3. This reason for self-denial must hold, even with regard to the angels of God in heaven; and with regard to man, innocent and holy, as he came out of the hands of his Creator. But a farther reason for it arises from the condition wherein all men are since the Fall. We are all now "shapen in wickedness, and in sin did our mother conceive us." Our nature is altogether corrupt, in every power and faculty. And our will, depraved equally with the rest, is wholly bent to indulge our natural corruption. On the other hand, it is the will of God that we resist and counteract that corruption, not at some times, or in some things only, but at all times and in all things. Here, therefore, is a farther ground for constant and universal self-denial.
4. To illustrate this a little further: The will of God is a path leading straight to God. The will of man, which once ran parallel with it, is now another path, not only different from it, but in our present state, directly contrary to it: It leads from God. If, therefore, we walk in the one, we must necessarily quit the other. We cannot walk in both. Indeed, a man of faint heart and feeble hands may go in two ways, one after the other. But he cannot walk in two ways at the same time: He cannot, at one and the same time, follow his own will, and follow the will of God: He must choose the one or the other; denying God''s will, to follow his own; or denying himself, to follow the will of God.
5. Now, it is undoubtedly pleasing, for the time, to follow our own will, by indulging, in any instance that offers, the corruption of our nature: But by following it in anything, we so far strengthen the perverseness of our will; and by indulging it, we continually increase the corruption of our nature. So, by the food which is agreeable to the palate, we often increase a bodily disease: It gratifies the taste, but it inflames the disorder. it brings pleasure, but it also brings death.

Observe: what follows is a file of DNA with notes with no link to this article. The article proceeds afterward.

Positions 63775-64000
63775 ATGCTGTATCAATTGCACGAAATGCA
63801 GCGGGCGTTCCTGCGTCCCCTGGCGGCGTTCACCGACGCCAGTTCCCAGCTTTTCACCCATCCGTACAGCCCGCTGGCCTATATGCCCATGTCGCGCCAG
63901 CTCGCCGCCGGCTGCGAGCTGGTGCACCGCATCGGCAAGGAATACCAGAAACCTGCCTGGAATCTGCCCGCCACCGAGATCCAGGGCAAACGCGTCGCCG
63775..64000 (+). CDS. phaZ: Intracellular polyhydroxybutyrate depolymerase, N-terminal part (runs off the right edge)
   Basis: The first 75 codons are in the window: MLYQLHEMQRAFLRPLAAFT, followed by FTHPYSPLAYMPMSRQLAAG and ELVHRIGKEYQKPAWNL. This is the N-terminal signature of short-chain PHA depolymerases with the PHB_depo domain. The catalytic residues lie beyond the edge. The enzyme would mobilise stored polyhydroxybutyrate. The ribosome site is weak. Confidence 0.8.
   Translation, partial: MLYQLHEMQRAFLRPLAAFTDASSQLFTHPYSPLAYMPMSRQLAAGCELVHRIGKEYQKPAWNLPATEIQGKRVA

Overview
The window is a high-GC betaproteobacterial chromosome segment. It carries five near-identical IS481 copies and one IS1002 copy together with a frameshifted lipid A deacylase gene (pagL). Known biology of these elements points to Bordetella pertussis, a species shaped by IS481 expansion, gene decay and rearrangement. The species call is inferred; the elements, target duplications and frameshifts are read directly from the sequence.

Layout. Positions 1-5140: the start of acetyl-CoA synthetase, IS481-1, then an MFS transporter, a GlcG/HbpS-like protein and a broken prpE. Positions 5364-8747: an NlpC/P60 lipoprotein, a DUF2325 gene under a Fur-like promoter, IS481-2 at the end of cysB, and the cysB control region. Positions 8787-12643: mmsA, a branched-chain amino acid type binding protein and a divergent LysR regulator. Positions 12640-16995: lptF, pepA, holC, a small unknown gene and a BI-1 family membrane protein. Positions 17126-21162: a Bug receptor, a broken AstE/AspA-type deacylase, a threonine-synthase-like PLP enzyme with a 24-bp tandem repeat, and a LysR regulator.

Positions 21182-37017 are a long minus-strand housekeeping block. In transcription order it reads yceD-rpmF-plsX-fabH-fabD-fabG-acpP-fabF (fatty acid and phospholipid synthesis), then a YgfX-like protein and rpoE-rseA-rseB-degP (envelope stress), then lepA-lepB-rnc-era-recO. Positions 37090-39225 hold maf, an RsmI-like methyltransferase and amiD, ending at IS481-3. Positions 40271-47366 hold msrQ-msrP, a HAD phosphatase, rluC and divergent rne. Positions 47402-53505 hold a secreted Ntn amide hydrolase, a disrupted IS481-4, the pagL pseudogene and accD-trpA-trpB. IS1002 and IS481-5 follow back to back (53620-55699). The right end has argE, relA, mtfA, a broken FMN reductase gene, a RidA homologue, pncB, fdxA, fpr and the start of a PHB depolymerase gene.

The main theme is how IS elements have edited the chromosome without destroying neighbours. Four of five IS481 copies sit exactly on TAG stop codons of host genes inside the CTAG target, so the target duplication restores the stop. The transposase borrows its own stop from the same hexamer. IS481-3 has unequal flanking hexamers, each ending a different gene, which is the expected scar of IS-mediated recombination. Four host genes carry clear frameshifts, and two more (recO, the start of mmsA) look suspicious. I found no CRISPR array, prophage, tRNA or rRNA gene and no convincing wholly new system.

6. On the whole, then, to deny ourselves, is, to deny our own will, where it does not fall in with the will of God; and that however pleasing it may be. It is, to deny ourselves any pleasure which does not spring from, and lead to, God; that is, in effect, to refuse going out of our way, though into a pleasant, flowery path; to refuse what we know to be deadly poison, though agreeable to the taste.
7. And every one that would follow Christ, that would be his real disciple, must not only deny himself, but take up his cross also. A cross is anything contrary to our will, anything displeasing to our nature. So that taking up our cross goes a little farther than denying ourselves; it rises a little higher, and is a more difficult task to flesh and blood; -- it being more easy to forego pleasure, than to endure pain.
8. Now, in running "the race which is set before us," according to the will of God, there is often a cross lying in the way; that is, something which is not only not joyous, but grievous; something which is contrary to our will, which is displeasing to our nature. What then is to be done? The choice is plain: Either we must take up our cross, or we must turn aside from the way of God, "from the holy commandment delivered to us;" if we do not stop altogether, or turn back to everlasting perdition!
9. In order to the healing of that corruption, that evil disease, which every man brings with him into the world, it is often needful to pluck out, as it were, a right eye, to cut off a right hand; -- so painful is either the thing itself which must be done, or the only means of doing it; the parting, suppose, with a foolish desire, with an inordinate affection; or a separation from the object of it, without which it can never be extinguished. In the former kind, the tearing away such a desire or affection, when it is deeply rooted in the soul, is often like the piercing of a sword, yea, like "the dividing asunder of the soul and spirit, the joints and marrow." The Lord then sits upon the soul as a refiner''s fire, to burn all the dross thereof. And this is a cross indeed; it is essentially painful; it must be so, in the very nature of the thing. The soul cannot be thus torn asunder, it cannot pass through the fire, without pain.
10. In the latter kind, the means to heal a sin-sick soul, to cure a foolish desire, an inordinate affection, are often painful, not in the nature of the thing, but from the nature of the disease. So when our Lord said to the rich young man, "Go, sell that thou hast, and give it to the poor," (as well knowing, this was the only means of healing his covetousness,) the very thought of it gave him so much pain, that "he went away sorrowful;" choosing rather to part with his hope of heaven, than his possessions on earth. This was a burden he could not consent to lift, a cross he would not take up. And in the one kind or the other, every follower of Christ will surely have need to "take up his cross daily."
11. The "taking up" differs a little from "bearing his cross." We are then properly said to "bear our cross," when we endure what is laid upon us without our choice, with meekness and resignation. Whereas, we do not properly "take up our cross," but when we voluntarily suffer what it is in our power to avoid; when we willingly embrace the will of God, though contrary to our own; when we choose what is painful, because it is the will of our wise and gracious Creator.